The Mother Goddess, Amazons and other female legends in Anatolian history


The Seated Woman of Catalhoyuk is a clay sculpture dated to around 8,000 years old. PHOTO/(Nevit Dilmen/Creative Commons

A crossroads for countless cultures since the agricultural revolution in around 10,000 BCE, Anatolia, an area of land that now falls within modern Turkey, has provided archaeologists with deep insight into how human societies developed at the dawn of civilisation.

One important feature that reoccurs across the ages is the fundamental role women played in society from the late Stone Age, around 12,000 years ago, into the Bronze Age, an era marked by social and economic complexity and the increased use of complex metal alloys, around 5,000 years ago.

There is evidence of mother goddess cults in Anatolia dating back 9,000 years, but iconographic patterns support the idea that the worship of female deities was widely practised across Asia Minor much earlier. 

While it is hard to determine conclusively what the prevailing attitudes were among people in the Bronze Age, respect for women was clearly not limited to the spiritual realm.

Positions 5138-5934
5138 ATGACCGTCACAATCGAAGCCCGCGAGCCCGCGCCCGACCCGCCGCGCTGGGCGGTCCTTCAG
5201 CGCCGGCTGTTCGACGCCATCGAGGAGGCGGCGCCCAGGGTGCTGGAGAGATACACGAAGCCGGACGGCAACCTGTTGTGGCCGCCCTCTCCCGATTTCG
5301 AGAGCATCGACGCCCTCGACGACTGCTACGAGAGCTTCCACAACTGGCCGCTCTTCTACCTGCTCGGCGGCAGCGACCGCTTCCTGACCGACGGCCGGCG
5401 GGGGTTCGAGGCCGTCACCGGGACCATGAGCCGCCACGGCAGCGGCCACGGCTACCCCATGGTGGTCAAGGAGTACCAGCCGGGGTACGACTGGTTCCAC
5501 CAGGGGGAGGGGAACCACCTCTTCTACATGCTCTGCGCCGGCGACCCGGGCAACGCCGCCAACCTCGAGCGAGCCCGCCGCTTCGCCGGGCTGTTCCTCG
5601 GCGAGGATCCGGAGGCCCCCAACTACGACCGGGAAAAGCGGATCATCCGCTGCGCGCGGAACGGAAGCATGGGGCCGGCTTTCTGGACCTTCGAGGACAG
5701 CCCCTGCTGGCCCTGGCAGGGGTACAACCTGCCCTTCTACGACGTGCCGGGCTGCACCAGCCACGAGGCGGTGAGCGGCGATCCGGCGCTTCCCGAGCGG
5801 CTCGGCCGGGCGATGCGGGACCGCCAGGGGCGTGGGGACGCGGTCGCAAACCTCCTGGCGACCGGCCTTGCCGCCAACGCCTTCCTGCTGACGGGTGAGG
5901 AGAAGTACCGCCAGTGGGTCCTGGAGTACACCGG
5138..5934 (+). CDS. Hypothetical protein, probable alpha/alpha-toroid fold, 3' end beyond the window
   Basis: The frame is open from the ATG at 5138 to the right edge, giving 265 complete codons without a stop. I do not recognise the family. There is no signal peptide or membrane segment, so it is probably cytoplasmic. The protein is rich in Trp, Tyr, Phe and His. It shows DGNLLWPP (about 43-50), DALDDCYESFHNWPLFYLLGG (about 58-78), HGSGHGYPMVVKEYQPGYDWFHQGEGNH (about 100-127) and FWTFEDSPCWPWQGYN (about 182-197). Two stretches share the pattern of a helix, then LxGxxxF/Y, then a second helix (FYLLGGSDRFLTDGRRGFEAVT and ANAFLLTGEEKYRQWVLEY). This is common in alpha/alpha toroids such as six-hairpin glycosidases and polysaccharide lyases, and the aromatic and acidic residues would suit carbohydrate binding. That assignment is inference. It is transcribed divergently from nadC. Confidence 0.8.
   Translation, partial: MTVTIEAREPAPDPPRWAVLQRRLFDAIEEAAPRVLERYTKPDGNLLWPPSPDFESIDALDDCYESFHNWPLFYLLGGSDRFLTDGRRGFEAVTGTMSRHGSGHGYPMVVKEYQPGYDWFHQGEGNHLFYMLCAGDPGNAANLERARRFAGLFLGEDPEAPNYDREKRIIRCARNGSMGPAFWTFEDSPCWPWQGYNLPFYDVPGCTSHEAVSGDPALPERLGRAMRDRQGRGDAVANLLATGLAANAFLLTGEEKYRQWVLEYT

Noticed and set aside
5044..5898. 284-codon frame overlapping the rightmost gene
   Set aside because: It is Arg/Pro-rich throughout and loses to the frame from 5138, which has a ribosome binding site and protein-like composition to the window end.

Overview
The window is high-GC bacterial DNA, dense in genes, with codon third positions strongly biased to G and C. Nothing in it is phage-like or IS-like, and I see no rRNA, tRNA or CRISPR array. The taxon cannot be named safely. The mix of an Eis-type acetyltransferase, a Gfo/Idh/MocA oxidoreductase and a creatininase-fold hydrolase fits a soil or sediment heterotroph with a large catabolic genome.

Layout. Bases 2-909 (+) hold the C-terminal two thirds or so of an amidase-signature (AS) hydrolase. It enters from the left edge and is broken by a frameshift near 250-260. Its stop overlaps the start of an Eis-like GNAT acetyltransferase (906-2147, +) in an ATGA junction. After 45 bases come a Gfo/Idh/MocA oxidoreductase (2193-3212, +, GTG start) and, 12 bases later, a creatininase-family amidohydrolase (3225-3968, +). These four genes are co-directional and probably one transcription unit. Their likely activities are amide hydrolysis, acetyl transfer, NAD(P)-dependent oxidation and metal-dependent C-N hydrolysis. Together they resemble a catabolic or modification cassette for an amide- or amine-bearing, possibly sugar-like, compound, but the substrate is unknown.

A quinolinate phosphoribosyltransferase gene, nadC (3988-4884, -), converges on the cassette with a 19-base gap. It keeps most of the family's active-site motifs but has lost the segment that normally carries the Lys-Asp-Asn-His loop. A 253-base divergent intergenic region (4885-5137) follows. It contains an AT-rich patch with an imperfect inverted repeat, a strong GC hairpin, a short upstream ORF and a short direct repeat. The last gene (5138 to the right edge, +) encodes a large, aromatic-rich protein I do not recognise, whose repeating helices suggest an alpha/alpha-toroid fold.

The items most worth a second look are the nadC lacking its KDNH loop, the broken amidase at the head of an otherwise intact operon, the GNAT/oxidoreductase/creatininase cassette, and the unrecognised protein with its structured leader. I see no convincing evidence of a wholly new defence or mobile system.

Some 4,000 years ago, societies gave women marital rights, freedom to engage in business and opportunity to take up diplomatic office, as evidenced by the archaeological record.  

Once early studies of the post-agricultural revolution period in Anatolia began in the 19th century, academic debate focused on whether patriarchy or matriarchy constituted the default setting for human society.

In 1861, Swiss jurist and scholar Johann Jakob Bachofen surveyed matriarchy in primitive societies in his work Das Mutterrecht. He argued that the right of the mother, and therefore the woman, took precedence “over family and state”. 

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